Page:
» Brandon Family Law Attorney Recommends Balanced Approach to Alimony Reform

Brandon Family Law Attorney Recommends Balanced Approach to Alimony Reform

Brandon, FL (Law Firm Newswire) August 22, 2012 - Some Florida activists say that the state's alimony laws, which provide for permanent alimony in some cases, are “antiquated” and should be eliminated.

Others have criticized this position, saying that ending permanent alimony would only protect “wealthy men who cheat on their wives.” However, there is a middle ground.

“The fact is that Florida's alimony laws did need to be changed, and the state legislature accomplished this with the help of Florida family law attorneys,” said O. Reginald Osenton, a Brandon divorce lawyer. “Alimony reform in the state of Florida is something best done with the assistance of the people who are most informed about the law.”

The push to end permanent alimony in the state is led by a group called Florida Alimony Reform. Until recently, the leaders of the organization were mostly men who were dissatisfied with permanent alimony, in which the breadwinner spouse in a divorcing couple can be required to pay alimony until one of the parties dies or the recipient spouse remarries.

Recently, however, a new activist joined the group: Debbie Leff Israel, a founder of the Florida Second Wives Club. Israel said she wants to get married but does not want her paycheck to go to support her fiancé's ex-wife, who is receiving permanent alimony. In Florida, a family law judge may increase the amount of permanent alimony if it is justified, and if the payor spouse's financial circumstances have changed. This can include remarriage to a person who is earning money. Israel told the South Florida Sun-Sentinel that she wants to demonstrate that permanent alimony is unfair for men and women.

However, not everyone is on board. In an article published on FloridaVoices.com, David Manz, chair of the Family Law Section of the Florida Bar Association, which represents more than 4,000 family law attorneys in the state, said that the position of the activists was too extreme. The Florida legislature rejected a ban on permanent alimony last year, and instead passed legislation that provides stricter guidelines for judges in determining alimony payments.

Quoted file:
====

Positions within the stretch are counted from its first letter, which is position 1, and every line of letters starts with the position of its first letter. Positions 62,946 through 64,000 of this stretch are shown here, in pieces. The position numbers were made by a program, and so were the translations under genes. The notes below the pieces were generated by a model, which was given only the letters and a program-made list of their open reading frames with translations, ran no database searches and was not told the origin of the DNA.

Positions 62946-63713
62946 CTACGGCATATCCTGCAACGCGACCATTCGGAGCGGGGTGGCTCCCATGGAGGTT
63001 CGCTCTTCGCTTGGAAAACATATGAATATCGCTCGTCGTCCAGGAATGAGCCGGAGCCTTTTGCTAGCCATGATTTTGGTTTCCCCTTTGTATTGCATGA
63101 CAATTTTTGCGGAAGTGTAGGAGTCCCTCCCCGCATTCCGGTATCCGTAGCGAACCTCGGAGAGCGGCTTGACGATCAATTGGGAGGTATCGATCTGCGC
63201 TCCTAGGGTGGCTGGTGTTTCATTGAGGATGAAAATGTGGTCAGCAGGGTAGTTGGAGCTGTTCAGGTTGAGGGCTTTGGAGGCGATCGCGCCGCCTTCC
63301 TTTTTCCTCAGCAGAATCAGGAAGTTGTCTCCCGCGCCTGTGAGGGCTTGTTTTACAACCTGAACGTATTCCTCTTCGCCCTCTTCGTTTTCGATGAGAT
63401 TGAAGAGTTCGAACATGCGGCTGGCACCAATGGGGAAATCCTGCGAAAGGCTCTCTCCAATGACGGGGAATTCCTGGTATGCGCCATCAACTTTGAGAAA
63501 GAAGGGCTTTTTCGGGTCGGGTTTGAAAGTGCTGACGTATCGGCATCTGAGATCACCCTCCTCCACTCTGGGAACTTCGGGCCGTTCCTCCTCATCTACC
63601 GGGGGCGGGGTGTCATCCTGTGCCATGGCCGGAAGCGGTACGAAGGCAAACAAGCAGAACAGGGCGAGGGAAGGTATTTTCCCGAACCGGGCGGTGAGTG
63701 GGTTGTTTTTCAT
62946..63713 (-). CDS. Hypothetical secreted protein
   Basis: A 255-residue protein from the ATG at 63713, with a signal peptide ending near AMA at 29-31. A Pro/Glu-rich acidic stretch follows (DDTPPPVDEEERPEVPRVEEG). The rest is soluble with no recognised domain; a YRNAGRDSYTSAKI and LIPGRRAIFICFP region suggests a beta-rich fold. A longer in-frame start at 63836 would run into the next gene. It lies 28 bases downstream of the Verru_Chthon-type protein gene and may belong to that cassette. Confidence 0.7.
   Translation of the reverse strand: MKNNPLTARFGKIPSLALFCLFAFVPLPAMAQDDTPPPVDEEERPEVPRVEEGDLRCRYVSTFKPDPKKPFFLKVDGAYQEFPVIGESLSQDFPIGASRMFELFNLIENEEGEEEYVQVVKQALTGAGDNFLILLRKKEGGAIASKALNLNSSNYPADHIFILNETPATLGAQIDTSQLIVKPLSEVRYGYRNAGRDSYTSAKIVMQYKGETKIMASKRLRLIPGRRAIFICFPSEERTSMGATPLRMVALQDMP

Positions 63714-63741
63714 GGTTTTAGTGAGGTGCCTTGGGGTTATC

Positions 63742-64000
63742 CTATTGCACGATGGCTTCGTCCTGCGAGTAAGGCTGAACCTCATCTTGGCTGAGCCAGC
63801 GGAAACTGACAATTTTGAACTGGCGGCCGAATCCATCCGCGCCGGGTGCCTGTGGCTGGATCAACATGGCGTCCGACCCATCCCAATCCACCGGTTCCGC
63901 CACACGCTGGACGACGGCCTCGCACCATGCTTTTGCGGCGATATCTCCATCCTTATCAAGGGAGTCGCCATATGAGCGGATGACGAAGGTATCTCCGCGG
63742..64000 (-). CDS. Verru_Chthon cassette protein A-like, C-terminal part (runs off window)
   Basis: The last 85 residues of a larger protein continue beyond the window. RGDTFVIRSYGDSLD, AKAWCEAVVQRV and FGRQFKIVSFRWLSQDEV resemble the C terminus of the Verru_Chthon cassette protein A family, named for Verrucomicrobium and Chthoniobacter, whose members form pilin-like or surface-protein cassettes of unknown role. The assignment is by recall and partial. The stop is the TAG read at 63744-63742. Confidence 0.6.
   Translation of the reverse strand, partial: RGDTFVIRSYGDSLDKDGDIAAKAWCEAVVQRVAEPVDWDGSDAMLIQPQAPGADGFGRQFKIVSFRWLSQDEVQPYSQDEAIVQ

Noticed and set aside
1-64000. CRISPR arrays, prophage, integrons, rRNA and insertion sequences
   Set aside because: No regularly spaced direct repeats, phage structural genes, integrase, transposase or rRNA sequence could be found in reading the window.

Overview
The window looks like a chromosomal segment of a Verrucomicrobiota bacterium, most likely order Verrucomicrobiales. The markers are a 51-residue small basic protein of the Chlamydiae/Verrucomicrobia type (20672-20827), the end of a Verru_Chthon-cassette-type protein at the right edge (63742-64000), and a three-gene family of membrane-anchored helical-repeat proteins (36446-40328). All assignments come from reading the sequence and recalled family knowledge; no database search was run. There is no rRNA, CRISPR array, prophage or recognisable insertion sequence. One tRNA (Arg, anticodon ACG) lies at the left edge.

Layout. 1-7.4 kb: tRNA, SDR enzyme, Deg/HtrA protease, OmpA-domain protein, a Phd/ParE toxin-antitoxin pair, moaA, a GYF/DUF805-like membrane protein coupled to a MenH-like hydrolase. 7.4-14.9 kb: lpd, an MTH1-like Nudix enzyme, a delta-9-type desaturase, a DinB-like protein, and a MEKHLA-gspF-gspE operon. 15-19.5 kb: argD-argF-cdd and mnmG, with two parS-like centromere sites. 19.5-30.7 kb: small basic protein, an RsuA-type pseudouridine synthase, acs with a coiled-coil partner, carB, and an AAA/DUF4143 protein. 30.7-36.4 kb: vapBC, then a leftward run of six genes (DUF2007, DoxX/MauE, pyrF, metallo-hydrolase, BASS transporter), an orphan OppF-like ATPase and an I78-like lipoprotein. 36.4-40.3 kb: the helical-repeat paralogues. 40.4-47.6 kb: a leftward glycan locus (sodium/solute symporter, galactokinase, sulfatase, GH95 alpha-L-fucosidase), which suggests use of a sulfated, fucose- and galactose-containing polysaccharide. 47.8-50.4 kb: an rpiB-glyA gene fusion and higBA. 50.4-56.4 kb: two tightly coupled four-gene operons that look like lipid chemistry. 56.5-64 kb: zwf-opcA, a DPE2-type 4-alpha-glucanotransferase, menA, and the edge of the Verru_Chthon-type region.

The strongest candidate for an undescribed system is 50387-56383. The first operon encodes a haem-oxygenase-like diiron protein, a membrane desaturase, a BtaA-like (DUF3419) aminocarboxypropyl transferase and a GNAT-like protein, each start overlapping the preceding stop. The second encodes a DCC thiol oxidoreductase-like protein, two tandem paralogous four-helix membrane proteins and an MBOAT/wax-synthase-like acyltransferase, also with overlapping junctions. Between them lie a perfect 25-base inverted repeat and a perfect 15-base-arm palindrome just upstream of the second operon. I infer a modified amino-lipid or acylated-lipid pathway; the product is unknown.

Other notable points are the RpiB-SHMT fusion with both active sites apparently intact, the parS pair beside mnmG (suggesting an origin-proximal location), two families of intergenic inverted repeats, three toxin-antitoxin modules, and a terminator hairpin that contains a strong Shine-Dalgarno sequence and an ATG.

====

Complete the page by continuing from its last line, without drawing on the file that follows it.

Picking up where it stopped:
To learn more or to contact a Brandon bankruptcy lawyer or to contact a Brandon bankruptcy attorney, visit http://www.brandonlawoffice.com.

Osenton Law Office, PA
500 Lithia Pinecrest Road
Brandon, Florida 33511
Call: (813) 654-5777

  • Special Limits on Wage Garnishment
    In a previous blog post, http://www.brandonlawoffice.com/2016/06/heres-how-much-of-your-wages-can-be-garnished-to-pay-your-debts, we covered the broad limitations that federal and state laws place on wage garnishment. Wage garnishment is when a creditor sues you to have part of your income diverted directly to them to pay your debts. There are certain general limitations on how much of your income may be […]
  • Here’s how much of your wages can be garnished to pay your debts
    If you do not pay your debts, your creditors may try to take a portion of your income directly from your employer. This is called wage garnishment. Fortunately, there are limits to how much of your income may be garnished so that you can hopefully keep paying your basic living expenses. The limits are based […]
  • Another family law reform bill falls to Gov. Scott’s veto pen
    Florida Gov. Rick Scott vetoed a contentious bill that would have reformed the state’s alimony system and altered rules on child custody in divorces. The bill would have required judges in divorce proceedings to adopt a premise for approximately equal time-sharing of children between spouses. Judges could adjust the split based on 20 factors listed […]

See other news sources publishing this article. BETA | Tags: , , , , , , , , ,

Get headlines from Law Firm Newswire sent right to your inbox.

* indicates required